As Valentine’s Day nears, couples around the country look for meaningful ways to express their love to each other and often pause to remember their gratitude for their partner. Hollywood depictions of love might paint every day as Valentine’s Day but marriage veterans like Cliff and JoAnn Payne know better.
The pair has been married for 60 years and although it’s been a lifetime, they continue to find ways to serve and appreciate each other. In fact, having a thriving marriage is so important to the Paynes that they regularly do things to enrich their relationship, like mentoring, reading marriage books and attending seminars.
“It gives me joy to work on our marriage,” JoAnn said. “We can just laugh together over the silliest thing you could ever come across. We sit around and laugh. At the breakfast table, he reads the funnies to me. There’s one, it’s an older couple, they’re a lot like us and we have a lot of laughs over that. I don’t know what makes us laugh but we find a lot of things that make us laugh in our marriage.”
Cliff and JoAnn talk about their courtship and marriage as if it were coming from one mouth. They finish each other’s’ sentences and defer to each other when one is at a loss for words. They met as children at church in Houston. JoAnn’s father was the pastor and Cliff’s father was a deacon.
They’ve been together for so long, they can hardly remember their first date.
“You invited me to a party,” Cliff said.
“I did? He remembers better than I do.”
They married after their first year of college, on Dec. 20, 1954, when JoAnn was 20 and Cliff was 21. She was at Baylor University and he was at Texas A & M University. Their beginnings were humble, living in small, cramped apartments and guest houses until they saved up enough money to buy their own house.
Their first son was born during Cliff’s senior year of college. They laugh as they remember the roaches that ran throughout their apartment and how when a north wind blew, it lifted the floor rug in their living room.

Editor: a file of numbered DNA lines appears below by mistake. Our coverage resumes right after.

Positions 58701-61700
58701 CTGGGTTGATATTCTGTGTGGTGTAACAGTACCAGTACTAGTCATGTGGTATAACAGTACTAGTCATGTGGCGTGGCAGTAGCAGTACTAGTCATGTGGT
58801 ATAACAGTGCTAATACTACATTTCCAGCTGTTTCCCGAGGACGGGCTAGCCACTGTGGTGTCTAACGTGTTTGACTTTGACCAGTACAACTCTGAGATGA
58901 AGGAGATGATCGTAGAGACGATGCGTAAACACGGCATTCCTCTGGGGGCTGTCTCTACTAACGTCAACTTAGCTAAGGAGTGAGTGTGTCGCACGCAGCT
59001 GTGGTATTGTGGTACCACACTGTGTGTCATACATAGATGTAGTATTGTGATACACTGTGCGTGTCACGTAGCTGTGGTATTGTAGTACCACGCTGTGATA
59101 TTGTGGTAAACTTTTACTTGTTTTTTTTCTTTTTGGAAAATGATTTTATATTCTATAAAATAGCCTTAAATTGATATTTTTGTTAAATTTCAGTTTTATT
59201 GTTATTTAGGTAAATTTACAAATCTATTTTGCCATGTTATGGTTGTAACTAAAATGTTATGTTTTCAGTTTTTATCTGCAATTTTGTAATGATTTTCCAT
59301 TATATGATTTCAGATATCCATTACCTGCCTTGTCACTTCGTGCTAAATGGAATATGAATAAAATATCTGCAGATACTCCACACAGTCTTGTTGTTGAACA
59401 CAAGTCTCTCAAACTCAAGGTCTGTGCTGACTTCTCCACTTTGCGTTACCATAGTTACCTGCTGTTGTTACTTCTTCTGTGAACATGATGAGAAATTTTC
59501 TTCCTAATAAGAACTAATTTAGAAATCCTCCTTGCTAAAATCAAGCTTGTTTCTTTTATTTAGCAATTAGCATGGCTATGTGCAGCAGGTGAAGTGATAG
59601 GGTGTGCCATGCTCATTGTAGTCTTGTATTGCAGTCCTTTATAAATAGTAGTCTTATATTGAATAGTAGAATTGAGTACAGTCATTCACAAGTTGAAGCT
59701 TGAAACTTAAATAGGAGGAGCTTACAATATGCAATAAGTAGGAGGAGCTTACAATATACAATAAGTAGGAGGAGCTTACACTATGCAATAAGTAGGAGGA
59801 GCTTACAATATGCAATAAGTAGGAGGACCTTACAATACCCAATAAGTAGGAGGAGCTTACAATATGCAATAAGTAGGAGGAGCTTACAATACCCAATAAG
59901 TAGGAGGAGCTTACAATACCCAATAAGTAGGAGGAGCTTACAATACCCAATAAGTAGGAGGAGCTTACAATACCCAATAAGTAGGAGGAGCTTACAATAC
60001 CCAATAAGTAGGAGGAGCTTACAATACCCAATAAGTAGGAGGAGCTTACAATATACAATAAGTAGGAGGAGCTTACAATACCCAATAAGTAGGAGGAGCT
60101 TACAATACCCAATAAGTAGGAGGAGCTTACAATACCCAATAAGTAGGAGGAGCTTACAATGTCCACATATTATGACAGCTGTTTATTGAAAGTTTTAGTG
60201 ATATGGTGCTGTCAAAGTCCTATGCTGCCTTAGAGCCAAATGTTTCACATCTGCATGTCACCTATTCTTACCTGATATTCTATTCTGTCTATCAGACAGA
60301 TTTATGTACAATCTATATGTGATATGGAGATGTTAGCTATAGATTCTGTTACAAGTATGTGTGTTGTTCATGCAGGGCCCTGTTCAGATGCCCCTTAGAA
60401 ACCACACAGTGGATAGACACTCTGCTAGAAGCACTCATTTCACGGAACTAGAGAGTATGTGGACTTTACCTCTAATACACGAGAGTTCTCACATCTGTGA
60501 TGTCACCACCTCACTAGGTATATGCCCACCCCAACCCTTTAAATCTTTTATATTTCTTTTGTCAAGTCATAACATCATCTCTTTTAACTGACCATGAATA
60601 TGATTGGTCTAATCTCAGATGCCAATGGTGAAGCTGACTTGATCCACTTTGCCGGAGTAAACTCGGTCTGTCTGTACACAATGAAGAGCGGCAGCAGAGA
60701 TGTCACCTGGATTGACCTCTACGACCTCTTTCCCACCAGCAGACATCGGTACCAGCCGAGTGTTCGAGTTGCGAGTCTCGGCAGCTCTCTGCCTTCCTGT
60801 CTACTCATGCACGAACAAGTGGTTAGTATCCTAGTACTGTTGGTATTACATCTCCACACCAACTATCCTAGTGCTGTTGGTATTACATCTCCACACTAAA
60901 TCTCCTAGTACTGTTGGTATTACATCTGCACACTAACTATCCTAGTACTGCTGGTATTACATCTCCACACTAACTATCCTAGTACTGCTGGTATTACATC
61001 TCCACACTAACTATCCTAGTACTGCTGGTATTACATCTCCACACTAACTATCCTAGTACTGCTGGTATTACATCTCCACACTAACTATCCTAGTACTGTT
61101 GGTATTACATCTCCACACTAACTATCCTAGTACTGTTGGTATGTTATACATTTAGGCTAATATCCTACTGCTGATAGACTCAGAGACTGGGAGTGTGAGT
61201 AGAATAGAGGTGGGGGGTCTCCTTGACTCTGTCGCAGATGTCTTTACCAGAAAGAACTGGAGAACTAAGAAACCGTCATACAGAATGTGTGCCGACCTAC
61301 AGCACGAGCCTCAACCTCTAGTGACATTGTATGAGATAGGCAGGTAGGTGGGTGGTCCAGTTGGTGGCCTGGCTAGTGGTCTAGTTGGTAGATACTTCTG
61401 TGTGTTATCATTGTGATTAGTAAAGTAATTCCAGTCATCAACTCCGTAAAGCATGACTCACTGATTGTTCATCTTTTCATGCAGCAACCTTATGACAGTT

“We have had a lot of laughs, and all through the years, we have laughed together over many things. That has held us together. We can still laugh about a lot,” JoAnn said.
Although they had a lot of laughs, they weren’t without struggles as a newly-married couple. They learned quickly that JoAnn was better at paying bills but that she had a long way to go in developing her culinary skills.
“When you get married, you’re different people with different gifts,” Cliff said. “You wonder, ‘well, why can’t she be more me, why can’t he be more like her?’ God continually put people in our lives at the right time to pull us away from the problems and say, this is a better way over here. We had moved into a new church when we moved houses and the pastor of that church was just exactly what we needed.”
The Paynes were actively involved in their church and community. They learned early in marriage to rely on their faith in God to grow closer to each other.
“The secret of being close and loving was being close to God,” JoAnn said. “We never strayed away from him. He never left us. And whenever we got in bad times, we knew where to have to go, and we did. And he got us out of it. Everything goes back to God. God was the source that held us. Whenever anything didn’t go right, we went to him.”
They credit the first marriage enrichment class they took with laying the bedrock for a solid relationship and setting a precedent for how they spent their time together. They made it a priority to take weekends away from their children to reconnect with each other.
Cliff and JoAnn also found a lot of joy in serving together. From teaching English in China to helping in special education Sunday school classes, they found the more the served together, the more they grew to love people, each other and God. Even now, they live at Buckner Westminster Place, a senior living community in Longview, and they still find ways to serve each other and their neighbors.
“Both of us have a love for people,” JoAnn said. “Now I can see more and more why God was so determined to work with us because he wanted to use us for some things he had in mind. We’ve gotten a lot of joy out of it. Because both of us learned to love people in a way that’s warm and friendly, we wanted to be friends. And then he gave us an opportunity to do that.”
The Paynes said aside from learning to laugh and having a sense of humor with each other, the most important thing to remember in marriage is that each person has different strengths and weaknesses, and that each person is constantly changing.
“Recognize up front that both of you are constantly changing and the person you fell in love with is not there anymore,” Cliff said. “You have to continually fall in love with each other. That’s been one of the big things, is accepting the fact that we are changing, hopefully for the better, and trying to make those changes in the right direction. And just deciding we’re going to work at it. We’ve been together for a long time and we’re not going to let anything take us apart.”
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